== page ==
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Post by Eorl @ 11:22am 22/03/13 | 4 Comments
Unity Technologies, the creators behind the Unity multi-platform engine and development tools, has today revealed strategic partnership with Sony Computer Entertainment to bring the Unity Tools set to Sony's wide-range of PlayStation products. Included in the support is the upcoming next-gen console, the recently revealed PlayStation 4, as well as the PlayStation Vita, PlayStation 3 and PlayStation Mobile.
With the power of Unity's integrated development environment, developers with a license agreement from SCE for the PlayStation SDKs will be able to build and deploy unrivaled entertainment experiences for PS4, PS3, and PS Vita without spending many resources on complex programming processes. Unity for PlayStation enables developers to easily port their games to PS4, PS3, PS Vita and PlayStation Mobile without the need to rewrite the code from scratch. Moreover, Unity developers can now bring their IP to dedicated console systems like PS Vita, where users can play their games incorporating unique features like rear touchpad, dual analog sticks, front-and-rear cameras and six axis motion sensor.

Unity for PlayStation also allows Unity developers to create games for PSM more efficiently without the need for an additional PlayStation Mobile SDK. Both Unity for PlayStation and PSM SDK use the .NET framework allowing for easy transition between the two tools. In addition, Unity developers can easily port their games created for iPhone, iPad, and Android based smartphones and tablets to launch on PSM, removing the need for extensive re-coding.
The partnership has also revealed that developers will be able to create games for future cloud services delivered by SCE, by utilizing Unity for PlayStation. Those developing on the new toolset will also find the ability to integrate various PlayStation Network features amongst their titles, including support for trophies.

"We are very happy to be working with Unity Technologies to deliver Unity for our PlayStation platforms," said Teiji Yutaka, Senior Vice President, Technology Platform of Sony Computer Entertainment Inc. "PlayStation gamers can look forward to playing a broad array of new creative games from Unity's global community of developers, which includes some of the best independent talent in the industry."

"We are excited to be able to help Unity's massive ecosystem reach out to SCE's incredible platforms," said David Helgason, CEO, Unity Technologies. "The kaleidoscopic innovation, high quality, and production velocity that our rich developer community brings will help drive the success of the future game development."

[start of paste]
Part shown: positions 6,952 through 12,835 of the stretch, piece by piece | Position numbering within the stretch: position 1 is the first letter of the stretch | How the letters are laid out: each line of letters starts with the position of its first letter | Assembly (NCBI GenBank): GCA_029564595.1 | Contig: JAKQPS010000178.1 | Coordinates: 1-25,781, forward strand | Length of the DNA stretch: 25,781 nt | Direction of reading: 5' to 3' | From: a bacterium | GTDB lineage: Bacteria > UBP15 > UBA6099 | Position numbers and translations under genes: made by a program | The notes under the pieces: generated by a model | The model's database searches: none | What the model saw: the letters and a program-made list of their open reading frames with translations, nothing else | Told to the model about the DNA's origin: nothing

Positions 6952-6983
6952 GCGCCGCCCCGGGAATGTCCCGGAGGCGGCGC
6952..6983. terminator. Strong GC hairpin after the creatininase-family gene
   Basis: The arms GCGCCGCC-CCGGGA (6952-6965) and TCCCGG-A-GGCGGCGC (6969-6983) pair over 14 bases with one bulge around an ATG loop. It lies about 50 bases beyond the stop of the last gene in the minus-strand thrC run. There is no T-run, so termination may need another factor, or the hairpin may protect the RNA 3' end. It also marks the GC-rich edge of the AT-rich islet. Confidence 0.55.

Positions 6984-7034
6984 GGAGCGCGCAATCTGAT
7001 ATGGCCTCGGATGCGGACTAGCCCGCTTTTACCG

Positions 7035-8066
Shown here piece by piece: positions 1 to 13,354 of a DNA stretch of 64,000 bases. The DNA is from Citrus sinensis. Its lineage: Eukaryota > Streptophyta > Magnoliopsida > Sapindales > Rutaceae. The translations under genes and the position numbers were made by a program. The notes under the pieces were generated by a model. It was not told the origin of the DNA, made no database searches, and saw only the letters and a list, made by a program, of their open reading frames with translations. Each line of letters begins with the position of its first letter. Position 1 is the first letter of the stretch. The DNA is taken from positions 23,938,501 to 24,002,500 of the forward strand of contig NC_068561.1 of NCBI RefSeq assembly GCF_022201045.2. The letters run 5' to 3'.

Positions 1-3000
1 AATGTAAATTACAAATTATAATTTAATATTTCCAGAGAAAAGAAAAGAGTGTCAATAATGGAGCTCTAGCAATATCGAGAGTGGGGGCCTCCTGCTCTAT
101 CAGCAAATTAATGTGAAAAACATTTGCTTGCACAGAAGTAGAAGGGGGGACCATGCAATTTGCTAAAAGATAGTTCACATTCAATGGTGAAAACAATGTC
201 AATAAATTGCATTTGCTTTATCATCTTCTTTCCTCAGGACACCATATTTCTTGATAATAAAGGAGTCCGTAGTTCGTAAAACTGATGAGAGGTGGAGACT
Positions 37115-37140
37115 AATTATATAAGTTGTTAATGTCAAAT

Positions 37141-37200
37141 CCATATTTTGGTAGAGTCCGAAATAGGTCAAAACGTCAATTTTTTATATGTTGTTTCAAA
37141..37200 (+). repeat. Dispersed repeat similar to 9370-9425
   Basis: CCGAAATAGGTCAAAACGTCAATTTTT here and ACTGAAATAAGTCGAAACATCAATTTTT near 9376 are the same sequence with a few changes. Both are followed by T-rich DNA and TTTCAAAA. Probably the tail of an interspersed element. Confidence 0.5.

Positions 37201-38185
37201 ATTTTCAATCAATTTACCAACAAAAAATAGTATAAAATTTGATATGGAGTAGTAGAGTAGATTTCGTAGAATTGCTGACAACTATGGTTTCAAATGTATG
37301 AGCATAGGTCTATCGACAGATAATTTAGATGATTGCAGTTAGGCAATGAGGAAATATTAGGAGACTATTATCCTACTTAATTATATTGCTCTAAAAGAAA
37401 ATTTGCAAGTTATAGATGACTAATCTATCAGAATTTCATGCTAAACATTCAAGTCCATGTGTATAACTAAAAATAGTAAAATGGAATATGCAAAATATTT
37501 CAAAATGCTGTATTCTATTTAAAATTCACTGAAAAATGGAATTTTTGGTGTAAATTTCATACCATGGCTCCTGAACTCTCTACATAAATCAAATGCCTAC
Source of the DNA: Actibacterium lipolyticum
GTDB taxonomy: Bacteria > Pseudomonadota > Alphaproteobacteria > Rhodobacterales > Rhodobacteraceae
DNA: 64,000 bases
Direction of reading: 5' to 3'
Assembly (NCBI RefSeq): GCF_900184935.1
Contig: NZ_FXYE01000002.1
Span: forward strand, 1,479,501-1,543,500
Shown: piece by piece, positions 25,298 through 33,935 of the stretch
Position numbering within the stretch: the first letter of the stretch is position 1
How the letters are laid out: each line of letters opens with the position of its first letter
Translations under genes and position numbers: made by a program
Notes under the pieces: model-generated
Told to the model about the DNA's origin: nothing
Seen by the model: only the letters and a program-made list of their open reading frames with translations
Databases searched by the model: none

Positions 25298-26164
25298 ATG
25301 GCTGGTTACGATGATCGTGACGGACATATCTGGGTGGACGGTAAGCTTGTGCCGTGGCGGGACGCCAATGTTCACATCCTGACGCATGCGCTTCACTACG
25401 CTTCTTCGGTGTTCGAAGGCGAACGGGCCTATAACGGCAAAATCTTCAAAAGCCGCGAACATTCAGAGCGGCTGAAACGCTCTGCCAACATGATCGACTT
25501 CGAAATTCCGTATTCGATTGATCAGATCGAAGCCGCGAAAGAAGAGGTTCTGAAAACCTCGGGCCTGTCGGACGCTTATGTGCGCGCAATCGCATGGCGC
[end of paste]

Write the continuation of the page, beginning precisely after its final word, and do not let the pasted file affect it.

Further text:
PlayStation platform development tools are scheduled to be rolled out starting this fall (Spring for Australia) so keep an eye out on the official Unity website for more details.



unityplaystationsonyplaystation 4toolsetdevelopers





Latest Comments
Khel
Posted 11:25am 22/3/13
I'd imagine you'd still need to be a licensed playstation developer to get them, but still, very very cool! Unity is kicking all sorts of ass lately.
Zakson
Posted 11:35am 22/3/13
PlayStation platform development tools are scheduled to be rolled out starting this fall (Autumn for Australia)

You mean Spring for Australia, right? Fall = Autumn, northern hemisphere = opposite seasons to southern.
Eorl
Posted 11:40am 22/3/13
I would presume so Khel, but with the amount of games making their way to the current PlayStation Store on the PlayStation 3, I would doubt it is that hard to gain a developer license. It also looks like the PS4 will be somewhat easier to do so, and trying to be a more indie platform as well.

Edit: Heh thanks Zackson
BlueWolf
Posted 01:14am 23/3/13
Getting a license isn't as hard as getting the funding to get the license.

You'll have a much easier time dealing with sony than getting a loan from the bank for it, or finding an investor willing to invest in a videogame. Sony does have checks and balances, but its mostly for QA (ie does this game lockup the console).

Personally using Unity in my current project, and it's quite different from writing from scratch or using other proprietary engines, but I quite like it and enjoy them adding support for any platforms they can.
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